5. The 1980s: Settling Down


The decade started with questions and conflict. KBOO staff and Program Committee planned to review all KBOO programming in the first six months of the decade. In the March 1980 program guide, Station Manager Michael Wells writes “KBOO needs to have a way of improving and choosing between programs.” This was seemingly supported and opposed equally by KBOO volunteers. For instance, Jazz Rap host George Page disliked everything “being cubicalized into music OR public affairs OR black programming…”

 Financially there were many ups and downs over the decade. Reagan era and a turn to conservative government brought additional KBOO listeners and members, but many of those members left when the economic recessions hit. Over the years, KBOO raised money through membership drives, the Boo Ball, other events, grants, and on-air auctions.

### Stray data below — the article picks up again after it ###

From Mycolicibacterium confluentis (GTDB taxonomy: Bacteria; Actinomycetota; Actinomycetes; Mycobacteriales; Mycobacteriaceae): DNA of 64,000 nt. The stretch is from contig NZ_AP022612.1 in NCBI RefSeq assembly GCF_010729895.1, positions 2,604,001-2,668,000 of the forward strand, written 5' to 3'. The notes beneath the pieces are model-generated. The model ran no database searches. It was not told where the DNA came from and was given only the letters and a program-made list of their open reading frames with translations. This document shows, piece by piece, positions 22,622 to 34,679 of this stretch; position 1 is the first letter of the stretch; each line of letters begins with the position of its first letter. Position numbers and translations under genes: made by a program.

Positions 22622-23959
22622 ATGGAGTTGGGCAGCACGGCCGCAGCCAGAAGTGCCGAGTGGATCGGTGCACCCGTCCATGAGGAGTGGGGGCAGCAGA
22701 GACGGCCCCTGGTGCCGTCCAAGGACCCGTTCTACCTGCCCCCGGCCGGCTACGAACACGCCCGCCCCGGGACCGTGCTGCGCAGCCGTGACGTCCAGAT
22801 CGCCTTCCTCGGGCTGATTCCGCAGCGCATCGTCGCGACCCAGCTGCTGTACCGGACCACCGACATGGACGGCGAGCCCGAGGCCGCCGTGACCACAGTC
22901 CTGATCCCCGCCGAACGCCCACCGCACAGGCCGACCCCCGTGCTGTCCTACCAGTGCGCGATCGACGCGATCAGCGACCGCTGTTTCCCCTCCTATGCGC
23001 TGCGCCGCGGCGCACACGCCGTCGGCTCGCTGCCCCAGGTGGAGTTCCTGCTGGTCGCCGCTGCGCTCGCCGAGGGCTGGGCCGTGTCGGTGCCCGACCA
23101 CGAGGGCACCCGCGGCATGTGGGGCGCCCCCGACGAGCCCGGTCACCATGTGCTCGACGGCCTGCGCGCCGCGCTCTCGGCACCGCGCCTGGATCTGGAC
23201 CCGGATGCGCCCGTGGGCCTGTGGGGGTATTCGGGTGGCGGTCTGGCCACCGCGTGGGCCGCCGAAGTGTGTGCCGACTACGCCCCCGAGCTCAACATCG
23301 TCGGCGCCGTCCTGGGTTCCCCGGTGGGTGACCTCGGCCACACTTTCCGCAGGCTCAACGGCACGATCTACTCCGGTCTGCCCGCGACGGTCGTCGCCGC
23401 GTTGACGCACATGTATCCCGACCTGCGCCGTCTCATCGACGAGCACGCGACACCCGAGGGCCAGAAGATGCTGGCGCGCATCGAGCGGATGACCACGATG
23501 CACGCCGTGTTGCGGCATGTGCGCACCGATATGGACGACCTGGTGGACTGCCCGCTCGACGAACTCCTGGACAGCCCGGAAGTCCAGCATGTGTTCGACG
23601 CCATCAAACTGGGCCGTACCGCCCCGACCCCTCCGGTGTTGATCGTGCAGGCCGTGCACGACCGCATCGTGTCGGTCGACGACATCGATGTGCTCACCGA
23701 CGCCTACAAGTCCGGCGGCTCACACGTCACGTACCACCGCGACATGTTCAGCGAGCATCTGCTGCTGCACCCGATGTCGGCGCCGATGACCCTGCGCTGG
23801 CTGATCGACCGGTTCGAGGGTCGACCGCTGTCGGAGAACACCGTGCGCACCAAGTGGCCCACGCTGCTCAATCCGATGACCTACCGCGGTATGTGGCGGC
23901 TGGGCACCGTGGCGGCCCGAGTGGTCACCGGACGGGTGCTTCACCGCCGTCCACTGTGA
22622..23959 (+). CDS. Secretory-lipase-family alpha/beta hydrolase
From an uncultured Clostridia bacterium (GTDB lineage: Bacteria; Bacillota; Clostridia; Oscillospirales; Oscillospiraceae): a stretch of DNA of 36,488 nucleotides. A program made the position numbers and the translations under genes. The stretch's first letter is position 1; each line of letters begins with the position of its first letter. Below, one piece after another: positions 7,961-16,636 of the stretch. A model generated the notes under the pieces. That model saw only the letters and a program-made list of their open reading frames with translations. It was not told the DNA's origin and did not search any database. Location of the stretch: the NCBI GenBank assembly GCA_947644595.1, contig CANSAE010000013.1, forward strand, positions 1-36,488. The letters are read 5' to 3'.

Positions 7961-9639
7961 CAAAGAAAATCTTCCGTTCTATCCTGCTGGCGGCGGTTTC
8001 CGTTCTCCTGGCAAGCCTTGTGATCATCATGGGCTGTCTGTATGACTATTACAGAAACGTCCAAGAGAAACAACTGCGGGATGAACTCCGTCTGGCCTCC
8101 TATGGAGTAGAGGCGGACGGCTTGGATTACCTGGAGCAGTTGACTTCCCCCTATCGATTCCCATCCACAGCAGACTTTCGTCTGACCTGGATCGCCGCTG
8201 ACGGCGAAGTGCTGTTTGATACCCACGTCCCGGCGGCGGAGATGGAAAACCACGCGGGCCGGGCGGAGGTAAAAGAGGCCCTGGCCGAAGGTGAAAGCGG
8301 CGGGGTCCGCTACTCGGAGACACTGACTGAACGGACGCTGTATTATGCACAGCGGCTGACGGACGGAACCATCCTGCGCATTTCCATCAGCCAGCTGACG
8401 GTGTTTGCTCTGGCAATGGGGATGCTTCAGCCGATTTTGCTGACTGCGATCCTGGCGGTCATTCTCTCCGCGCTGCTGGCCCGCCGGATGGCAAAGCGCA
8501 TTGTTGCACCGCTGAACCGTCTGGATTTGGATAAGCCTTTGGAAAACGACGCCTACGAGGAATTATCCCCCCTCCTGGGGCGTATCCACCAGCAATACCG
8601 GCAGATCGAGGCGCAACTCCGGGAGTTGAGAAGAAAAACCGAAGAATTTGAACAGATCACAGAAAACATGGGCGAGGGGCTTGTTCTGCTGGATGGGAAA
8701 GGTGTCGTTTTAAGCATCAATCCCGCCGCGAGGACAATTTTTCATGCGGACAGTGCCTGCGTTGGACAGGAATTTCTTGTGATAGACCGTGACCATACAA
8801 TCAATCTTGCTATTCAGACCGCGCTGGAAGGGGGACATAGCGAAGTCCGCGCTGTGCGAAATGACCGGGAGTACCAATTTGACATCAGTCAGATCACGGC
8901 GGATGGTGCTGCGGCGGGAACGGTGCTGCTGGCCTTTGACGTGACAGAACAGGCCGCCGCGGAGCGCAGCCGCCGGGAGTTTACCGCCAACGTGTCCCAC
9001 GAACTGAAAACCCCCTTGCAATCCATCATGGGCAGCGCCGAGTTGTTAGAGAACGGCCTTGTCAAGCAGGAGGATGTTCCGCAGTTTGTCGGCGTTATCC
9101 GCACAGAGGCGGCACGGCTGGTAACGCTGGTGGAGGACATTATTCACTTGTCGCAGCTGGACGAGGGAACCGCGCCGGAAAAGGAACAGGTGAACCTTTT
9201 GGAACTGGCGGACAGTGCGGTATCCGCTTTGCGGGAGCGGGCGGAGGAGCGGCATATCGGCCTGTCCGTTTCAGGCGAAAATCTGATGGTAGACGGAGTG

The mid 1980s KBOO received permission to expand the air signal and by the end of the decade was broadcasting in stereo, with CD players in the air room, and at increased power - from 12,500 to 23,440 watts.

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